organic food store
organic grocery store near me

Genie'S Mart Perfect Organic Grocery Store Near Me

If you look for an organic grocery store near me then Genie’S Mart is a perfect choice.  We understand how important health is for you. The big picture is that to maintain the health you must live in a healthy environment and eat natural and organic food. For that, you must find an organic grocery store to meet your demands.

Genie’S Mart natural health store

We are connected with nature we should remain so if we want to live a healthy life. That’s why when you look for an organic grocery store near me we are just one click away from you.  We are committed to offering the best quality natural and organic foods and supplements. When you buy Organic Foods, you keep the Earth’s air and water free of pesticides and chemical fertilizers. 

Genie’S Mart Organic Grocery Store and Green Physiotherapy

Our organic grocery store helps small entrepreneurial farmers who are committed to building the living soils of their farmland and the living souls of their employees.

If you choose to buy organic foods form your organic grocery store near me also helps lay the groundwork for agricultural diversity that has always been the backbone of cultural individuality.

Genie’S Mart a natural food store

Organic and Natural Foods growing market help make the commitment for all of us to renew the Earth’s ability to nurture life. We are thus committed to offering you the gratifying taste that comes not only from eating good foods but also from doing good things.

When you buy Organic Foods from our organic grocery store, you make a conscious choice to eat well and to treat the Earth well.

25

Cerifications Accepted

200+

High Quality Products

millions

Satisfacted Customers Wordwide

FAQs

Here you can find the answers to the most frequently asked questions about the organic sector. This includes information about organic farming and products, and market information.

 Certified organic products are those whose production, processing, handling, and marketing have been verified by a certification body as being in conformity with specified organic standards. Once a product is certified organic, the product can be labeled as organic.

Several national governments and a multitude of private certification and farmer organizations have defined organic agriculture. In the past, differences in these definitions were significant, but the demand for consistency by the trade has led to greater uniformity. According to the definition of the Codex Alimentarius, “organic agriculture is a holistic production management system which promotes and enhances agro-ecosystem health, including biodiversity, biological cycles, and soil biological activity. It emphasizes the use of management practices in preference to the use of off-farm inputs, taking into account that regional conditions require locally adapted systems. This is accomplished by using, where possible, agronomic, biological and mechanical methods, as opposed to using synthetic materials, to fulfill any specific function within the system.” Products labeled as “organic” are those certified as having been produced according to clearly defined organic production standards, for instance, formulated in regulations.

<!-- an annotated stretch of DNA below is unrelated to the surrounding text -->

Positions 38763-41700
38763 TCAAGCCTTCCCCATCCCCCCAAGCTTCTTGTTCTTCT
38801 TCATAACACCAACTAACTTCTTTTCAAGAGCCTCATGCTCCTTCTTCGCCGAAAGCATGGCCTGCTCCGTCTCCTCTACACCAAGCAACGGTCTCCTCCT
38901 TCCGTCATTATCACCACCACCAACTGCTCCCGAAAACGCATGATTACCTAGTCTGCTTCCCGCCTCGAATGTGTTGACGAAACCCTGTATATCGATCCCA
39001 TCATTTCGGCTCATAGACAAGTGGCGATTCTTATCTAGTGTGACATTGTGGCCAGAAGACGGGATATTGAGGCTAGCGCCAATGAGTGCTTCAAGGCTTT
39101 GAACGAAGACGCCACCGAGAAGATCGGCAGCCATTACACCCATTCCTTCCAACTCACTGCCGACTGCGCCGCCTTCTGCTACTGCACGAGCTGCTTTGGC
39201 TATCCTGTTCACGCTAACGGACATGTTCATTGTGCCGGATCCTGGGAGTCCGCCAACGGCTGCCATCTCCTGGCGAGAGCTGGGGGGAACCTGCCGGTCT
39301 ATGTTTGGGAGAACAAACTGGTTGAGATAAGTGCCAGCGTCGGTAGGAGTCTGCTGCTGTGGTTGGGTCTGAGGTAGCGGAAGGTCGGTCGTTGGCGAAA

No. The use of genetically modified organisms (GMO) and their derivatives is prohibited in organic farming. However, in some standards and regulations, veterinary medicinal products based on the use of GMO’s are allowed.

Standards set the frame for organic farming and processing practices. Standards are increasingly embodied in public regulations, which define the conditions for references to organic production methods on product labels. As opposed to standards, regulations are adopted and enforced by governments, for instance as laws, and therefore are legally binding. Individual associations or certification bodies may formulate their own standards, which may be more stringent that national regulations. Such private standards are not legally binding but may qualify for a certain label used by the respective association or certification body. There is at present no regulation on organic products applicable worldwide. Standards developed by IFOAM and the Codex Alimentarius Commission are international voluntary standards.

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